For some time it has puzzled me that in ‘A Ballad for Catherine of Aragon’, Charles Causley refers to her as “…a Queen of 24…” until I realized he was probably referring not to her age, but to the length of time that she was acknowledged to be Queen of England.

The ashes of A.E. Housman are indeed buried in the grounds of St. Laurence’s church, Ludlow, which is not in fact a cathedral, but is often referred to as ‘the Cathedral of the Marches’. It is indeed a church with many fine features (I have about a zillion photographs of its misericords) and its tower is visible from a considerable distance (and plays a major part in Housman’s poem ‘The Recruit’).

The song was actually mostly written on a train between Shrewsbury and Newport at a time when I was frequently commuting between Shropshire and Cornwall to visit my frail 94-year-old mother, who died a few months after, so it has particular resonance for me. It originally included a couple of extra verses about Hereford and the Vale of Usk, but after the ‘Wrekin’ chorus forced its way into the song, I decided to restrict it to the Shropshire-related verses. Maybe they’ll turn up sometime as another song.

David Harley

Ballad of the Arbor Tree [rough demo]

First (unaccompanied) demo.

Backup:

 

This is the second demo version: still rough, but now with some basic guitar. Relates to Shropshire rather than Cornwall: you can take the boy out of Shropshire, but you can’t take Shropshire….

Backup:

 

I came across this set of words in a discussion on the Memories of Shropshire Facebook group, and somehow found myself putting a tune to it as I read. This version of the tune is one of my ‘make it up as you go along’ recordings: it may well change significantly over time, and is not in any case consistent between all the verses.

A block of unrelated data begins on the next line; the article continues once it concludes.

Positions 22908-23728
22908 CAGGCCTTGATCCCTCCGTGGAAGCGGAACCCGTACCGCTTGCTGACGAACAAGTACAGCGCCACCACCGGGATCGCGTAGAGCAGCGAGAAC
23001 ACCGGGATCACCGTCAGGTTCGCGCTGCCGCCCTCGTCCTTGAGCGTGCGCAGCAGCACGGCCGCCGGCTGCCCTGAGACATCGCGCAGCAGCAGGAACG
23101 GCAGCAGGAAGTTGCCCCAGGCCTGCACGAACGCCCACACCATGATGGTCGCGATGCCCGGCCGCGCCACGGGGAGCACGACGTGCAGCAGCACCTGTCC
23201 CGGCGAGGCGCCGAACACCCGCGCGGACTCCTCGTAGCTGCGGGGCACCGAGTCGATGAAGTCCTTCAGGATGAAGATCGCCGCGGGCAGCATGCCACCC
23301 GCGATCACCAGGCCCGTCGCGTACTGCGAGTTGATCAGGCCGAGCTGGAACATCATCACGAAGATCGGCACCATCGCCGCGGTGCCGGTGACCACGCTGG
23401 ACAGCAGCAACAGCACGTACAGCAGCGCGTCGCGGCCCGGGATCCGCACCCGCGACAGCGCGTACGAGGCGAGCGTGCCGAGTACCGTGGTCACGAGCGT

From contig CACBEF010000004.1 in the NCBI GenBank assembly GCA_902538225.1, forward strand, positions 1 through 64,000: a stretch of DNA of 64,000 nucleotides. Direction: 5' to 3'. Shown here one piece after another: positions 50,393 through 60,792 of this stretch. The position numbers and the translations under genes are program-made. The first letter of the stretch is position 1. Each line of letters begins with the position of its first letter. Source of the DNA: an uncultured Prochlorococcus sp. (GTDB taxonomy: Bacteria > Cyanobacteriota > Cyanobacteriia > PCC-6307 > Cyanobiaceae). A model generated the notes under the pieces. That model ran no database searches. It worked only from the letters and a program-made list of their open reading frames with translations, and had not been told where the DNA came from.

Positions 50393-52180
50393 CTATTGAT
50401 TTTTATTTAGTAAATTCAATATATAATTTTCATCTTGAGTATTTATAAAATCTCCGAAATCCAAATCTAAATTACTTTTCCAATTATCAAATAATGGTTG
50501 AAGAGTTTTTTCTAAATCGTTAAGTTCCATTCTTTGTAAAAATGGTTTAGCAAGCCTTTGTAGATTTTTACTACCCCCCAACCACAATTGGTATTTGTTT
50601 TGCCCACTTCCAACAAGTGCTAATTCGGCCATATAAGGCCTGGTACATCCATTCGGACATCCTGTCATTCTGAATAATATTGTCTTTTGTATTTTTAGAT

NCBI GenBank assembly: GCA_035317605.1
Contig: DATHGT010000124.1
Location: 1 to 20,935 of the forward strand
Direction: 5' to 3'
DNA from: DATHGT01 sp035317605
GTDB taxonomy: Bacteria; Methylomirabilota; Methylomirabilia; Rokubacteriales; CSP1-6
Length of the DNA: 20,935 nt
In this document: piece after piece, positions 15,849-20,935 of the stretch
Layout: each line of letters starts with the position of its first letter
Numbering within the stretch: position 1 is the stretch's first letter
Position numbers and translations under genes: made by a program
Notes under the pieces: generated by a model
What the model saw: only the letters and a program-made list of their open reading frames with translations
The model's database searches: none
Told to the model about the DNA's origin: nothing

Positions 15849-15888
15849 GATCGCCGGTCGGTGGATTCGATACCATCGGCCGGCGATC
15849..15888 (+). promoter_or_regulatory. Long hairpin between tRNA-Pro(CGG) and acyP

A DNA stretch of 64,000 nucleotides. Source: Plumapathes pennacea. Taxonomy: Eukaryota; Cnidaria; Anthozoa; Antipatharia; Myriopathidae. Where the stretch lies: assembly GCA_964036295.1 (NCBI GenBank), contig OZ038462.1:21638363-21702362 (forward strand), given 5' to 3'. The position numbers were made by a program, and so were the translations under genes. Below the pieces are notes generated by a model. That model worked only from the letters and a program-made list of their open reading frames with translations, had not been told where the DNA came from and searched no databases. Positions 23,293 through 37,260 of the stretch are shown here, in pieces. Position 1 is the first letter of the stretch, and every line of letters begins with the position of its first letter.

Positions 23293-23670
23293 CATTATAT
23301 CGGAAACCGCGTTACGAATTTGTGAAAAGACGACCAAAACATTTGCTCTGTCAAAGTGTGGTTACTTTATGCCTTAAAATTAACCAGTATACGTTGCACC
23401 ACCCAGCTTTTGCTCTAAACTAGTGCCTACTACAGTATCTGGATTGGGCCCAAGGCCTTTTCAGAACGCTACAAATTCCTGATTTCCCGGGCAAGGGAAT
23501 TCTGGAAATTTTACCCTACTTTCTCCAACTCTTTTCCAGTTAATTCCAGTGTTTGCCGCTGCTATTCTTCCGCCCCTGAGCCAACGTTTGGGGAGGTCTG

By W.B.H. and apparently dated 29th May 1786, though that may have referred to the wedding that took place on that date rather than the date of printing. It seems that the modern Arbor Day celebration is held on the last Sunday in May rather than strictly on the 29th. The Aston Clun celebration is closely linked with Oak Apple Day as well as with the wedding of 1786. I don’t know exactly when this was published, but the somewhat random initcapping and the use of a ‘thin space’ before colons and question marks is characteristic of an earlier school of typography, perhaps as far back as the late 18th century.

In Aston Clun I stand, a tree,
A Poplar dressed, like a ship at sea.
Lonely link with an age long past :
Of Arbor Trees, I am the last.

Since seventeen-eighty-six, My Day
Is writ, the twenty 9th of May.
When new flags fly and we rejoice,
New life has stilled harsh Winter’s voice.

To greet a Squire’s lovely bride
Did tenants dress my boughs with pride ?
But Old Wives say, my flags are worn
To mark the day an heir was born.

Wise men, mellow o’er evening ale,
Old feuds and wicked deeds retail.
Thanksgiving dressed my arms, they say
For Peace, when blood feuds died away.

Did here ! my father mark the rite
Of Shepherd’s, gone with world’s first light ?
Was England merrie neath his shade
Till crop-Haired Cromwell joy forbade ?

In sixteen-sixty with the Spring
Came Merry Charles the exiled king.
Did he proclaim May twenty-nine
“Arbor Day” for revelry and wine ?

And Shepherds, plagued with pox and chills
Turn to the old ways of the hills,
To “Mystic Poplar”, to renew
Fertility in field and ewe ?

Stand I, for Ancient ways, for Birth,
For Love, for Peace, for Joy and Mirth?
Riddle my riddle as you will
I stand for good and not for ill.

And if my dress your fancy please
Help my flags to ride the breeze
That you with me, will in the Sun,
Welcome all, to the Vale of Clun.

A Research Article from April, 2003, by John Box gives some very useful information. It’s available from a number of places including here.